A few moments of indecision and a pair of hapless feet were just about to retrace back when somebody spoke from behind,"Who do you want, Didi?" An old man, hunched back and tattered and torn, had appeared out of nowhere. A hurried spate of queries and explanations and the truth spilled over. The abandoned residence belonged to the erstwhile village overlords. Nobody resided here anymore except him, a self appointed caretaker, who had once served the feudal masters.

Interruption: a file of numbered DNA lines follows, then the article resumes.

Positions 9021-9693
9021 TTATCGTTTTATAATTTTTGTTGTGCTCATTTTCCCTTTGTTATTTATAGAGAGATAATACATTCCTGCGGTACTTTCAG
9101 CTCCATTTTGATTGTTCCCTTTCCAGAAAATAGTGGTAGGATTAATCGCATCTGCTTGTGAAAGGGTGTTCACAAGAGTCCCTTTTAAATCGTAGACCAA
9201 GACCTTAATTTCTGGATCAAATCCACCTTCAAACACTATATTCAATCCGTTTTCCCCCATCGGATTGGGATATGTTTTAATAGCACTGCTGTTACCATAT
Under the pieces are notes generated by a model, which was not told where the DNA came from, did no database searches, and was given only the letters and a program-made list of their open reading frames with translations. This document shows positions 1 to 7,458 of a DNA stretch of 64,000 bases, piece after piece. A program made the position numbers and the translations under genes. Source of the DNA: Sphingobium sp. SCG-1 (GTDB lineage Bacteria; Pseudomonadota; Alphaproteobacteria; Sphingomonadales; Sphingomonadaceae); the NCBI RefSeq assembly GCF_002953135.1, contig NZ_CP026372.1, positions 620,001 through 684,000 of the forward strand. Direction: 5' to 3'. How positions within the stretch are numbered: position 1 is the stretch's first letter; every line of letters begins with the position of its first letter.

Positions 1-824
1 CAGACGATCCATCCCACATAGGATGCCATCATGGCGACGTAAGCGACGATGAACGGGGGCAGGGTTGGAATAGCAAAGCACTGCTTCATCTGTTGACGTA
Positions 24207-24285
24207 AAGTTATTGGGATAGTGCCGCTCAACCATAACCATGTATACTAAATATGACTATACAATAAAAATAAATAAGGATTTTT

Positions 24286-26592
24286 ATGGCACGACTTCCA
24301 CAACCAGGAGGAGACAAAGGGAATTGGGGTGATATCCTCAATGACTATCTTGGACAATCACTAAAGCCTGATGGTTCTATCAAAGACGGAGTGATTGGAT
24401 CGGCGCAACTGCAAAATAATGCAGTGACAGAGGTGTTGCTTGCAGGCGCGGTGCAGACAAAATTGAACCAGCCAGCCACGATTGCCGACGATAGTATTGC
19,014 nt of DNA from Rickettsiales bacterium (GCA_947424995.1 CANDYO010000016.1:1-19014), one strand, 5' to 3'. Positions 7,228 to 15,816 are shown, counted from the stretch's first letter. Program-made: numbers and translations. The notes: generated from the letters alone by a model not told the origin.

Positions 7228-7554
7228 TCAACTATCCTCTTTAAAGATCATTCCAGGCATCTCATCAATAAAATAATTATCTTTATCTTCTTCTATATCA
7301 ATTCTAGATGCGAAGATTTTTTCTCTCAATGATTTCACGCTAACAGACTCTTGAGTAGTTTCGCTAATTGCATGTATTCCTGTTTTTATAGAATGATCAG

A few months back a stranger from the city did come over and frequented the periphery for a while. He said he was a writer desperately wanting to have the feel of an isolated existence. The old man pointed a gnarled finger at the cool shade of an ancient tree with thick foliage, "The Babu would sit under that tree and write long letters for hours. Later he would ask me to post them from the village post office which was miles away. I would take the pain in return of a few extra coins. I once asked him who he wrote to. He would generally evade an answer but one evening in a state of inebriated leisure he confessed he did not know who he was writing to. It was just that he was building the plot for his next novel which revolved round a lonely lover pining for his beloved. It was important for him to find the long lost lover in his own self to give realistic hues to his fictional maneuver. That is why the letters. It was not at all relevant who it was written to. The choice of recipient was just random. More important and meaningful were the feel, the mood and the temperament. So said the Babu! Strange are the ways of the educated city dwellers!" Sighed the age-worn man and limped inside.